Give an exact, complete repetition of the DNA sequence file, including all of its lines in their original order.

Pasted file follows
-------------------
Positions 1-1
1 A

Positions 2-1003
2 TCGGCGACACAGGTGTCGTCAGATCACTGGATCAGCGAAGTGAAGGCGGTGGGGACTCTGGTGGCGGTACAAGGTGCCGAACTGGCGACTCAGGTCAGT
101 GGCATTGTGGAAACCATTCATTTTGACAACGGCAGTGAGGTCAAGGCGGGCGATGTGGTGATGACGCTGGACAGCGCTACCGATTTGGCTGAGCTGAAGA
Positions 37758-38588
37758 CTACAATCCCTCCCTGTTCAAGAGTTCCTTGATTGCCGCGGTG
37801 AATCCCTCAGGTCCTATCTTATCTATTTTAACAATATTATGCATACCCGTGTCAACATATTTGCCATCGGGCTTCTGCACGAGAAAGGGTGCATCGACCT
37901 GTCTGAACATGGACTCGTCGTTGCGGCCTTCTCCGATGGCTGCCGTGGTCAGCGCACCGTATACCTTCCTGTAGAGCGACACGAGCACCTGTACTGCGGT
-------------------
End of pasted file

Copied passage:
Positions 1-1
1 A

Positions 2-1003
2 TCGGCGACACAGGTGTCGTCAGATCACTGGATCAGCGAAGTGAAGGCGGTGGGGACTCTGGTGGCGGTACAAGGTGCCGAACTGGCGACTCAGGTCAGT
101 GGCATTGTGGAAACCATTCATTTTGACAACGGCAGTGAGGTCAAGGCGGGCGATGTGGTGATGACGCTGGACAGCGCTACCGATTTGGCTGAGCTGAAGA
Positions 37758-38588
37758 CTACAATCCCTCCCTGTTCAAGAGTTCCTTGATTGCCGCGGTG
37801 AATCCCTCAGGTCCTATCTTATCTATTTTAACAATATTATGCATACCCGTGTCAACATATTTGCCATCGGGCTTCTGCACGAGAAAGGGTGCATCGACCT
37901 GTCTGAACATGGACTCGTCGTTGCGGCCTTCTCCGATGGCTGCCGTGGTCAGCGCACCGTATACCTTCCTGTAGAGCGACACGAGCACCTGTACTGCGGT